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Letters to the Editor

Fee Would Allow Students to Set Funding

MIT's student activities deserve more funding. Schools such as Northwestern University fund their student groups at over five times the level of MIT. Increased funding would empower students to make the most of their time spent outside of classes.

Activities enrich student life and unite the school by involving students in their community. Strengthened student groups will also encourage students to stay on campus and contribute to their school.

Students have historically lobbied the administration for more activities funding, but now that all of MIT is feeling the affects of budget cutbacks, this strategy must change. Undergraduate Education and Student Affairs, the office which allocates money to student groups, faces a declining budget of several percent a year. The administration just does not have more money to give without taking money from other key services, such as UROP and the Office of Minority Education.

This past year, initiatives included fundraising through the Parent's Fund. A new option on the form sent home to parents requesting donations allows parents to direct donations to student life. Given the positive response of this initiative, we believe that this effort should be continued.

In this coming year, we would like to put the issue of student activities funding into the hands of students. Itemizing student activities money out of tuition, much like a house tax, would ensure that students determine funding levels. Under the current level of funding, tuition would be lowered by $10, and a $10 activities fee would be itemized per term. Through a referendum each spring, students will be able to set a level of funding they feel is appropriate.

Ultimately students, and not the administration, should decide how much of their tuition goes to activity funding. The student governments and activities need to work as a solid unit to ensure that their needs are represented.

Ashwin Viswanathan '97

Candidate for UA President

Orli G. Bahcall '99

Candidate for UA Vice President

Students Shouldn't Have To Care About the UA

The page 15 headline in the Friday issue of The Tech stated "UA Candidates Share Concern over Student Apathy" [March 8]. This is untrue. While we strongly agree that there is apathy, we aren't concerned about it.

As we stated several times in the Wednesday night debate, undergraduates have more important concerns than the Undergraduate Association. Undergraduates care about their classes, their social lives, and their student activities. What the Institute does is important to them, but how the UA is involved in this is not. That is fine.

Students shouldn't have to care about the UA for the UA to serve their interests. The UA should be active in finding out what their interests are. Then it should leave them alone, and serve their interests without requiring their involvement.

Our opponents believe they can make students care, either by turning MIT into Harvard University or by holding big social events. We believe that they are wrong.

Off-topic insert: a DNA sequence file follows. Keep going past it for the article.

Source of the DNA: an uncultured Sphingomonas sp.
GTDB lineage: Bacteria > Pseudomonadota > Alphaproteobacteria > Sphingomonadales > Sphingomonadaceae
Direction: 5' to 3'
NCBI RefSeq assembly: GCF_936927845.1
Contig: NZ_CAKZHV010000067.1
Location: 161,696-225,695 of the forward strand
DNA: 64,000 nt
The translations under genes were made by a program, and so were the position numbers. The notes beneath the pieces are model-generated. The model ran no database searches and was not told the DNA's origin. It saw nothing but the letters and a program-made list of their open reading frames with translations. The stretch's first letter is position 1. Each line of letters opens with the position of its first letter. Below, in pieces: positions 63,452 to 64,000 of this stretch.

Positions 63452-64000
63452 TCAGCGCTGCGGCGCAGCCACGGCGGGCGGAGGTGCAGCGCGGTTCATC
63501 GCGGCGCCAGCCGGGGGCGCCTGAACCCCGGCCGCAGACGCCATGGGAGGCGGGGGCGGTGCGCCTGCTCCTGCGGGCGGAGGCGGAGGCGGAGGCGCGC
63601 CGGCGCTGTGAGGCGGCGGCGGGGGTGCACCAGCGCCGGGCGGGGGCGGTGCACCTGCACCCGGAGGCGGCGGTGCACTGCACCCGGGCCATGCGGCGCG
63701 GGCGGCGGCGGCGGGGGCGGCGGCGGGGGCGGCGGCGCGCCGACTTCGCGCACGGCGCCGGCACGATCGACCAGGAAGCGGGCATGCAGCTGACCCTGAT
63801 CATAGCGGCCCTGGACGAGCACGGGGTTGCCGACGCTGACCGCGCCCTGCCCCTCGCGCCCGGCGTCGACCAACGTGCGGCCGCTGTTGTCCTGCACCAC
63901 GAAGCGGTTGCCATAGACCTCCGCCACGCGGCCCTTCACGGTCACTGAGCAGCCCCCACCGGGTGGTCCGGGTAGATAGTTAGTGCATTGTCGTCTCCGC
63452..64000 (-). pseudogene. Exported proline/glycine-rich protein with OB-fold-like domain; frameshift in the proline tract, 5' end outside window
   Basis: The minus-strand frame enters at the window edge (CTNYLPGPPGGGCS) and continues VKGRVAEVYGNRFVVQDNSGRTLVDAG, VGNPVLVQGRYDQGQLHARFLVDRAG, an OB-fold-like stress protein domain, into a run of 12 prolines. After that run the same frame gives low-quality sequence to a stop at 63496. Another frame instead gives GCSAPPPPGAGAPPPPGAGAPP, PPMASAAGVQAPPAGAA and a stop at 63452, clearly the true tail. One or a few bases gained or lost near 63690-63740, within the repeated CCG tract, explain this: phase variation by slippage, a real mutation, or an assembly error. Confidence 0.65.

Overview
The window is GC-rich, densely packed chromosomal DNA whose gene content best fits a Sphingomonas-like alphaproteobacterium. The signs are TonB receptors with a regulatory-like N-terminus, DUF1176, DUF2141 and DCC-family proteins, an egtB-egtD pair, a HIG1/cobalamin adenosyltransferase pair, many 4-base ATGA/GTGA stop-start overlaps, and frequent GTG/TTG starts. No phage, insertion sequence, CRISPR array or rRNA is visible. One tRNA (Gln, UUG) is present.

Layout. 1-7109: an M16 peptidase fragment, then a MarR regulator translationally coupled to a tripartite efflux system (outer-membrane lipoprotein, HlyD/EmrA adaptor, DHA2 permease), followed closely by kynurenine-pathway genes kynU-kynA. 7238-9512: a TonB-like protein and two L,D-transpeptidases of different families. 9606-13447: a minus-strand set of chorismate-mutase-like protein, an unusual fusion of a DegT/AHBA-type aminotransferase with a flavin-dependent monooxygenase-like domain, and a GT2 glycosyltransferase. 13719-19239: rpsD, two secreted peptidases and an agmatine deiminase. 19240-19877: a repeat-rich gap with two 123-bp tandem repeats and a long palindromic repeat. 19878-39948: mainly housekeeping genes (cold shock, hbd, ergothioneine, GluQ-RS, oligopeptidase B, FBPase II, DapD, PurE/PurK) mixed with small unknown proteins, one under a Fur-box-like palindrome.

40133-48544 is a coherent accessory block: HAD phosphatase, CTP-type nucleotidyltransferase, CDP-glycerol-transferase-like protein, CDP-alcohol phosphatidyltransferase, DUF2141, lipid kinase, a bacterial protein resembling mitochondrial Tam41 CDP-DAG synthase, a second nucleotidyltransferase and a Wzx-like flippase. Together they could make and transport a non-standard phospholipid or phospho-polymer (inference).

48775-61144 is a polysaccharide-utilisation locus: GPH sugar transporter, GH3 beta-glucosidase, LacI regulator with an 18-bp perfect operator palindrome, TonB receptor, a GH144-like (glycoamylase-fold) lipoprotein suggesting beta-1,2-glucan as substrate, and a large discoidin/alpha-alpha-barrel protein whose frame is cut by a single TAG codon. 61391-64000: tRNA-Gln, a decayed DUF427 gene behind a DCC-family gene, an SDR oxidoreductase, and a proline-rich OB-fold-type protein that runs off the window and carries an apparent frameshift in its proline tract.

Those few students who do want to get involved should be made aware that they can. If anyone out there wants to get involved, we strongly encourage them to join a committee. If they'd like to get involved but are wary of the UA, they can join the Baker Foundation. The UA is open to all undergraduates who wish to be involved in it. Most don't, however, and this doesn't mean there is something wrong with them.

Steven E. Jens '97

Candidate for UA President

Andrew R. Menard '97

Candidate for UA Vice President

GSC Responsible For Advocating Ring Changes

As a previous member of the Graduate Student Council ring committee, I would like to clarify some inaccuracies in the article "Licensing Fee Would Increase Ring Prices" [March 5].

While it is true that the Licensing Office "has agreed to postpone the licensing fee," The article fails to mention that the GSC had to expend a lot of effort - including garnering the support of the administration - in order to fight this fee which we were told was "effective immediately" in November. Only after numerous meetings and letters was the fee on graduate rings finally postponed until June 1996.

The article also fails to mention that the discount on graduate student rings was actively negotiated last year by the GSC ring committee. This discount, combined with a massive advertising campaign by the GSC, resulted in a 50 percent increase in sales during the trial period of February 1995 to June 1995. Because of the success of the program, it was extended through June of 1996. The article gives the impression that Jostens initiated this trial program recently, when in fact the GSC negotiated the discounts over one year ago.

With respect to the reasons for the much higher cost of graduate rings compared to undergraduate rings, the article fails to mention that the number of graduate rings sold every year is not even an order of magnitude lower than the number of undergraduate rings sold each year. In fact, the numbers differ by a factor of only 2 or 3. These numbers do not seem to justify the doubled price of graduate rings, especially given the fixed design of these rings and the limited number of styles available.

It is unfortunate that, although the GSC ring committee provided The Tech with all of the relevant information, the paper was unable to express it in an accurate and thorough way.

Ann Park G